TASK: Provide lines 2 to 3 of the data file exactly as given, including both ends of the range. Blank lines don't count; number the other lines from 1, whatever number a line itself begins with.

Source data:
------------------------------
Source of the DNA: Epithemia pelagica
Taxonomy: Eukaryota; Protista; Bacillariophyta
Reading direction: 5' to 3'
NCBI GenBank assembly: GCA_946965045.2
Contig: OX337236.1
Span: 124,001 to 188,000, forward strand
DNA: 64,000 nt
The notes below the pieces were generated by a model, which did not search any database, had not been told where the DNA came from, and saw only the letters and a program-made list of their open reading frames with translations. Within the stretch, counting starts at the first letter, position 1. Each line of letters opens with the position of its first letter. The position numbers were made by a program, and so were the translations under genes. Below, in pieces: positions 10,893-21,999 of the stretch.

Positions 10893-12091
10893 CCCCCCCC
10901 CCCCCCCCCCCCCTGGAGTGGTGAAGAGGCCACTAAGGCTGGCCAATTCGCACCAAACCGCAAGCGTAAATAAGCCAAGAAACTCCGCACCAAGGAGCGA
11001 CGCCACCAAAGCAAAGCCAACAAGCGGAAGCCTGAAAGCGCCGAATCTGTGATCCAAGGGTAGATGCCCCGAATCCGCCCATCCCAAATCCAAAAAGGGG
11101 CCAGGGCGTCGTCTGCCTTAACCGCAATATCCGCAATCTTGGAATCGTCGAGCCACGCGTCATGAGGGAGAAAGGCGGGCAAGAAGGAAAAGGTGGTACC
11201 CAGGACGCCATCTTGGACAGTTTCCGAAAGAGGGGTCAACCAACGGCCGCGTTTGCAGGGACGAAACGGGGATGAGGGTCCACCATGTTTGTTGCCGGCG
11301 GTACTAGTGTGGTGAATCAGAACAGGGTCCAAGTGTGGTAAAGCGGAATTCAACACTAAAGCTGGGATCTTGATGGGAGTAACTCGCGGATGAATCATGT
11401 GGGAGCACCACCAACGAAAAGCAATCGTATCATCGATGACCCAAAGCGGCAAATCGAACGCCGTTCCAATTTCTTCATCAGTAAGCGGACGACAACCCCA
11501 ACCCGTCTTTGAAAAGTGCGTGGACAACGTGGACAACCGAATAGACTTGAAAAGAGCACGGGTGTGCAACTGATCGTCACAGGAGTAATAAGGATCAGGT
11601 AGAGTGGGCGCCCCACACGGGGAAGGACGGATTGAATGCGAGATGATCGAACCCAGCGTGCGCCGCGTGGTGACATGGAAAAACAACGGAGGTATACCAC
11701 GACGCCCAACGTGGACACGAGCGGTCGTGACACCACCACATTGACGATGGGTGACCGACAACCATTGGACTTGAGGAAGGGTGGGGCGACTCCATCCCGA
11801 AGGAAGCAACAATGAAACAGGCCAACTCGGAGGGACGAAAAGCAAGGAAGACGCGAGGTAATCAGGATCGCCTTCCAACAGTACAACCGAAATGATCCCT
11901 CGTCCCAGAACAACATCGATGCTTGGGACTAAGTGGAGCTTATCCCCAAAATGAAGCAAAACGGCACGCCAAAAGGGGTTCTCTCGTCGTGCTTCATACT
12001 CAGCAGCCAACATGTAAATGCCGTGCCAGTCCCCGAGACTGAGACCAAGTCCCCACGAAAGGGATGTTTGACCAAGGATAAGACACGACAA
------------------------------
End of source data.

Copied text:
Taxonomy: Eukaryota; Protista; Bacillariophyta
Reading direction: 5' to 3'